Give it a try!

          P.S.: I would like to read something about your expat experience. Do you have a blog?

          1. FB groups are a good idea! Thank you!

            I think I also have to be okay with saying, “You know, for me FB was great about five years ago, but it’s not the same now, and it just doesn’t work for me.” It’s like a relationship I’ve outgrown. I’m going to see if I can migrate some of those valuable FB work connections over to LinkedIn, which is a better setting for me, and kind of let my personal FB profile sit for now, other than participating in whatever groups I can find. Meanwhile, there are other SM platforms that suit me better (ah, the old “other fish in the sea” story), and I can focus on them.

            I haven’t made my blog live yet because of both the stuff mentioned above and because I scrapped the first handful of posts I wrote to recompose them in a voice that felt more authentic to me. I’ll try to remember to drop you a note here when I launch it, so you can check it out. Thanks so much for the interest! Is your blog in Portuguese, or do you have any English language content I can read?

  8. As a former insurance salesman turned writer I totally relate to this. It’s far too easy to forget the ancient dictum, “Nothing happens until a sale is made.” (Brian Tracy) Thanks Ryan, for a truly uplifting and helpful article.

  9. I agree 100% with this article. As a creative writer and a freelance health and fitness writer, I spend time writing of course and the rest of my time marketing. You can’t have one without the other, not if you want your pieces to be read!

    Emily |

  10. I dove myself in the marketing of my work already. Day by day, I’m learning something more and this is how success is built. Small doses per day, creating your time to do the work. Thanks for sharing these precious thoughts.

  11. Thank you, Jeff & Ryan,

    “Marketing IS Art” – that just shifted my mind out of the drudgery of the work that needs to be done, reminding me it can also be creative and fun at the same time. I started marketing with these intentions. My husband and I left a home base behind in 2014 to go on an unconventional cross-country book tour we called The JOYride. We had so much fun, but after six months of intense travel and marketing, there was little time for actual creative writing. Threee years later, we’re still traveling on our JOYride, but now with more balance. Just finished Real Artists Don’t Starve recently and looking forward to reading Ryan’s new book. Thanks to you both for all you do. It’s really re-energized my process. – Aimee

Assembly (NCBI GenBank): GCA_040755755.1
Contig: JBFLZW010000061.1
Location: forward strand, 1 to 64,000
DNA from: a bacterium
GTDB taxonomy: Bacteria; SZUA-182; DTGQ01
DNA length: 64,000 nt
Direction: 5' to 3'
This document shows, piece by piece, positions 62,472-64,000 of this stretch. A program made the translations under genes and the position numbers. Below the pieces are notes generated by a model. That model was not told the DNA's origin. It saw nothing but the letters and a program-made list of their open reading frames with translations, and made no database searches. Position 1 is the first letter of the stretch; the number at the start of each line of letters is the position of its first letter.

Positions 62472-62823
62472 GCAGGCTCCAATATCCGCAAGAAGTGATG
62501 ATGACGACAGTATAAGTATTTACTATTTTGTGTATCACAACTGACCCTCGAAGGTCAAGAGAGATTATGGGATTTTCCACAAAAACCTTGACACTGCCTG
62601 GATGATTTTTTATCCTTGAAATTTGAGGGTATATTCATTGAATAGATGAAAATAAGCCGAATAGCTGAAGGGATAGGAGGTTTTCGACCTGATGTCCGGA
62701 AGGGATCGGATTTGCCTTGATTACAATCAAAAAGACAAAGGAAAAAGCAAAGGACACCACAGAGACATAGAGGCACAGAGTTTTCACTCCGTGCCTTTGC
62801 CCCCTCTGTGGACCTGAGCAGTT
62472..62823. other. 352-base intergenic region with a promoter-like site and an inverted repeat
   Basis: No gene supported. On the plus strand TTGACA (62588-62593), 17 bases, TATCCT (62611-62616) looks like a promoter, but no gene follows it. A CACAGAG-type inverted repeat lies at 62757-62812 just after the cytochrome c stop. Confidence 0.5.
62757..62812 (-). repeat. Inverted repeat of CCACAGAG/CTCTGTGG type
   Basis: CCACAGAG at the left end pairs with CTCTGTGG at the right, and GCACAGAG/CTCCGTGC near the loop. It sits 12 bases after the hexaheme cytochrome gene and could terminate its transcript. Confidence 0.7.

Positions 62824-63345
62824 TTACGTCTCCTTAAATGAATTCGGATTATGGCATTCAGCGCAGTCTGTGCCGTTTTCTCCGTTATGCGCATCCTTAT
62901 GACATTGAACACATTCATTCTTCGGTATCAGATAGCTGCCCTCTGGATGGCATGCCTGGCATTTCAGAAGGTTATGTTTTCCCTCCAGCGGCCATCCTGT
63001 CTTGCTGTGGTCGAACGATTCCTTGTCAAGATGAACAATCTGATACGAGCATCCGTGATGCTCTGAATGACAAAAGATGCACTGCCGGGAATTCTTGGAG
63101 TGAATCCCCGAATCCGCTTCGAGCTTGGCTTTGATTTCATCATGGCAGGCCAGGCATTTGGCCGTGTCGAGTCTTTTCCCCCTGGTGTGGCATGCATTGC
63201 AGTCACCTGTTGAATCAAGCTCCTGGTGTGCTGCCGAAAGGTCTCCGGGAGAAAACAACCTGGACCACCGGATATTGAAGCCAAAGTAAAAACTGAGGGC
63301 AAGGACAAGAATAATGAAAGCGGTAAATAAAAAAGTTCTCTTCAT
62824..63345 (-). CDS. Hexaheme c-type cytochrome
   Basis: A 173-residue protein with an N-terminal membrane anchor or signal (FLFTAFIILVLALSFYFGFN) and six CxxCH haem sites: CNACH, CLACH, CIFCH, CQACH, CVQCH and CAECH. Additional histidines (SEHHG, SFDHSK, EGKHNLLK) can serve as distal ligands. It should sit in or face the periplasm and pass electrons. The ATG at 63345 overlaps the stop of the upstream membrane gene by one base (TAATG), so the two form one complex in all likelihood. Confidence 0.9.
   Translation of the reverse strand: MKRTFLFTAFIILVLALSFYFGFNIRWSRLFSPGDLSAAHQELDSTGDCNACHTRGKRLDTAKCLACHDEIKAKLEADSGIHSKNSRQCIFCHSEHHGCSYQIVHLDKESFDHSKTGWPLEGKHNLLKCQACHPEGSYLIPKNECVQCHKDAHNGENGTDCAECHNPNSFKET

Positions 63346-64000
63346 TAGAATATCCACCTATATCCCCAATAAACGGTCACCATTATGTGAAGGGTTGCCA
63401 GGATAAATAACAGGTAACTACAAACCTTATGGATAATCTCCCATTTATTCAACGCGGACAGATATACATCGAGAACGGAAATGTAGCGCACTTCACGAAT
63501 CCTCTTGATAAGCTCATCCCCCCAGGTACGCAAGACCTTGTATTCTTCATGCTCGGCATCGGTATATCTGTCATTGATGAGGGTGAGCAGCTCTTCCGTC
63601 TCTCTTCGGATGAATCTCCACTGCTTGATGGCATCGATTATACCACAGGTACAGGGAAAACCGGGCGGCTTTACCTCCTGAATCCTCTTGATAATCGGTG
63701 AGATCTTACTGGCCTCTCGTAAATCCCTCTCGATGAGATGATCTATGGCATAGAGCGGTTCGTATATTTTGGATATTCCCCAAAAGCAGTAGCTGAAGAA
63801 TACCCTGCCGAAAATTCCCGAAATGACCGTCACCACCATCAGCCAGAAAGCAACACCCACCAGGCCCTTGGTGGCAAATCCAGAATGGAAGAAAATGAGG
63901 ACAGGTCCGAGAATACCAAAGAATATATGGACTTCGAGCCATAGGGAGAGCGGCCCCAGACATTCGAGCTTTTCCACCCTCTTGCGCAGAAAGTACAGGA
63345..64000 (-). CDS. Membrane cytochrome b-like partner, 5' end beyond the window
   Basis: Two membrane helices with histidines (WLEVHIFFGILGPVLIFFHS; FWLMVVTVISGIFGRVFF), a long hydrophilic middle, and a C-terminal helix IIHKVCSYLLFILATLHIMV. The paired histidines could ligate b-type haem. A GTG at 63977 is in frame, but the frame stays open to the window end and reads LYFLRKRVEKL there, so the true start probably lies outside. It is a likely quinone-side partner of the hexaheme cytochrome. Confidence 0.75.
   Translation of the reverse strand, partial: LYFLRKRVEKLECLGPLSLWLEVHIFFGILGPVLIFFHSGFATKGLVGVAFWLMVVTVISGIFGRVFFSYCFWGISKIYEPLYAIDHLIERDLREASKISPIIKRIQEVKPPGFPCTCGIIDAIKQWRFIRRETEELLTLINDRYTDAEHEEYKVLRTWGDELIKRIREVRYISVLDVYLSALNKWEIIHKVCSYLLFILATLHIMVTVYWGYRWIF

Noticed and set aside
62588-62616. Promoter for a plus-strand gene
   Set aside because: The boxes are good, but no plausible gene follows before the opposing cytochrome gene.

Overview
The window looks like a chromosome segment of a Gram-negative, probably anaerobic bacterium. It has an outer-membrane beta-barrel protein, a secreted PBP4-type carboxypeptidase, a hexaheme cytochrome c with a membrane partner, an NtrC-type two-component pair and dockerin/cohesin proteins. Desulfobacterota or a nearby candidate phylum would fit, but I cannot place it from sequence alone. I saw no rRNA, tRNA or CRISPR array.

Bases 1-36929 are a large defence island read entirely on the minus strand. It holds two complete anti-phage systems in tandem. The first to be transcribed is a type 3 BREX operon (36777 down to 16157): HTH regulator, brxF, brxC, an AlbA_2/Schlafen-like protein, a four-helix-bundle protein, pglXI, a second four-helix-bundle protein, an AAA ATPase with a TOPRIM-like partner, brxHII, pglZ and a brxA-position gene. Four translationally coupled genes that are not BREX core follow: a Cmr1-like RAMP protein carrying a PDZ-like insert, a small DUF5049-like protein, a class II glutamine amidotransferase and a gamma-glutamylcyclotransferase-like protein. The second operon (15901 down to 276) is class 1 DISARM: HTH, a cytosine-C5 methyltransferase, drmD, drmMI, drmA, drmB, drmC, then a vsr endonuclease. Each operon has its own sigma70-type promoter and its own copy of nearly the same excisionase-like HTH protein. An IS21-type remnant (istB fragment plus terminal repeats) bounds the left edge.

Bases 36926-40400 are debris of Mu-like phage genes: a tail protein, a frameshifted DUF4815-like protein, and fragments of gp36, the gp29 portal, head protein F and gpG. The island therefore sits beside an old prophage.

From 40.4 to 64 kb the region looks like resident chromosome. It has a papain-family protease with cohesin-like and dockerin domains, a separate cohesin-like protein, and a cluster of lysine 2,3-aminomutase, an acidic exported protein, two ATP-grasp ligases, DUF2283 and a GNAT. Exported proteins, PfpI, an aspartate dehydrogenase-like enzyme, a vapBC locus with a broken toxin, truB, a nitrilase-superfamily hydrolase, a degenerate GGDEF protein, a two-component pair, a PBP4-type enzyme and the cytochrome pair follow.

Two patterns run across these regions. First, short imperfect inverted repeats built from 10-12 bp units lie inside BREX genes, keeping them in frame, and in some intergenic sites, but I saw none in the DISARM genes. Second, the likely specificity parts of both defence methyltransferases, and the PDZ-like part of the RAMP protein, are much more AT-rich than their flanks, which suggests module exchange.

12. No one understands, and hence, has the passion to champion a book more than the person who wrote it… It’s very much like money. NO ONE is going to be as careful with investing your money as you… No one…

    What I like to do is go “3rd person”. In other words, I talk about what I’ve written as though it was written by someone else. It’s SO much easier to let the passion flow if the “author” is someone else…

    That’s also why I use a pseudonym. It makes it really easy to gush about a book when it sounds like you’re just a fan of great writing…

    1. This is a really interesting angle Steve. I’m really glad you took the time to comment. I understand, it often feels super unnatural to tell people about the things you’re doing. Not because they’re not good, but simply because we all have in built hangups about what is socially acceptable. Great workaround. Thanks again!

  13. Hey Ryan and Jeff (fellow TW’er here) What a great post! I’m going to post an Instagram post to my writer biz IG @writegrowshine on Thursday about this and share it linking back to you guys! Thank you so much for such great and useful content! I just got this account started so I’m stoked to have such an awesome thing to talk about with my peeps!

  14. Ya Marketing is the Job nice article. Check some of the best real estate projects in Bangalore.

  15. My background is promotion and marketing which I totally, absolutely LOVE. So I really get this and believe what you’ve written. At every TV station I worked at I always reminded everyone that “every employee is in the Marketing Department”. Of course yours is more targeted to the creators who forget sometimes (or don’t want to fool with it) that after that amazing piece of art is finished, the work has only begun. Great stuff. Thanks